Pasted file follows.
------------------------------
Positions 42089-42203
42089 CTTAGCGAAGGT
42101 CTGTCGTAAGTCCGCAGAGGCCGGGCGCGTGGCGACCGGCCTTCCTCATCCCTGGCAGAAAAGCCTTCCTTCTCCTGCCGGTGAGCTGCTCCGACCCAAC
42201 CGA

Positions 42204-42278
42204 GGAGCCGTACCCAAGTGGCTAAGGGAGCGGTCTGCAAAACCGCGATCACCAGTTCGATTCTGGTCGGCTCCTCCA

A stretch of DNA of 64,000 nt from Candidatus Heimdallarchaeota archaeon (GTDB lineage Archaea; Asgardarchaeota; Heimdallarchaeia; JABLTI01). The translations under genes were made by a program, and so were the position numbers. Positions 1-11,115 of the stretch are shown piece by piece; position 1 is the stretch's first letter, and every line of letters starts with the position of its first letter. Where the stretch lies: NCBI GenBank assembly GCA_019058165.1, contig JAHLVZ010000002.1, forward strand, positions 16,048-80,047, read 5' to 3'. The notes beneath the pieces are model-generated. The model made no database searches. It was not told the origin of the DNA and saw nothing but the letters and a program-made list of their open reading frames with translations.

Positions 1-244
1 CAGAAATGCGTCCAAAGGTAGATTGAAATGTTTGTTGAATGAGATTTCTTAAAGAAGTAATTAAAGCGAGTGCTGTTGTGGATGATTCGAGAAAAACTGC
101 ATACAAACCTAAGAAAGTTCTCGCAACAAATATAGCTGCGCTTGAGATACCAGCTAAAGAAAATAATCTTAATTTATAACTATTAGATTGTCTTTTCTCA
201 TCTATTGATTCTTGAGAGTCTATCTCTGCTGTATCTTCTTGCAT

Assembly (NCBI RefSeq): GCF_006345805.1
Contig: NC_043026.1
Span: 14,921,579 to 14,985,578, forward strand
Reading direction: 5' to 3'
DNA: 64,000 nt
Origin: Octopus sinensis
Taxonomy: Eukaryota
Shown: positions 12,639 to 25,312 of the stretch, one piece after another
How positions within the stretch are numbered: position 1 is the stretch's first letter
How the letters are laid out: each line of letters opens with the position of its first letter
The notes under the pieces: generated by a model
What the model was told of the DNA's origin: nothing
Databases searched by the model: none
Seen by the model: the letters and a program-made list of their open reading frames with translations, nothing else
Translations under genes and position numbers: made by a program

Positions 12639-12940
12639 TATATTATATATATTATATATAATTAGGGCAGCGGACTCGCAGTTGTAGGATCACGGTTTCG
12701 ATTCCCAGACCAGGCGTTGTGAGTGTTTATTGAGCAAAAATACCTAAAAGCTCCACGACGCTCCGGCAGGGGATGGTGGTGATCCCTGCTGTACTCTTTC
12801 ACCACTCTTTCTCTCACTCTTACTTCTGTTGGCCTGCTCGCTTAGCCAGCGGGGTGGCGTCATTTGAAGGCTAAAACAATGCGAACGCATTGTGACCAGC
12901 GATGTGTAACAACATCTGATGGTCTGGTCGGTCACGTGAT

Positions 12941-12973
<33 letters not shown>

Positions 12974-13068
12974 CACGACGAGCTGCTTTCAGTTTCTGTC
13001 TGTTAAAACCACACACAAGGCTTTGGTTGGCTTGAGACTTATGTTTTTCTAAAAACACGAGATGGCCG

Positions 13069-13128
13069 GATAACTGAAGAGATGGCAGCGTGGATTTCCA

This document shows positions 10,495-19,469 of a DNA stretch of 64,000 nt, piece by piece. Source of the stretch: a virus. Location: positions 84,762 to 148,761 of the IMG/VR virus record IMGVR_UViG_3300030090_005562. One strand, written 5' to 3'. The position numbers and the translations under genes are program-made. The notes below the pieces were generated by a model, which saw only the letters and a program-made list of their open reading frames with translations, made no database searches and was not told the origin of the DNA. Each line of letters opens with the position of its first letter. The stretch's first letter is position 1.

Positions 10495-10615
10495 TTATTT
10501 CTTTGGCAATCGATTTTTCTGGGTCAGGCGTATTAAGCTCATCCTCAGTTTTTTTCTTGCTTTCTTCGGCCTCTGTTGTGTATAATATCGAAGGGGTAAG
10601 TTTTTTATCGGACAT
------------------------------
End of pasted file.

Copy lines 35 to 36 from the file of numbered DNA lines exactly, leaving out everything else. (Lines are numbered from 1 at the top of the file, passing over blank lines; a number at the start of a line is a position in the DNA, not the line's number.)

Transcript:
12974 CACGACGAGCTGCTTTCAGTTTCTGTC
13001 TGTTAAAACCACACACAAGGCTTTGGTTGGCTTGAGACTTATGTTTTTCTAAAAACACGAGATGGCCG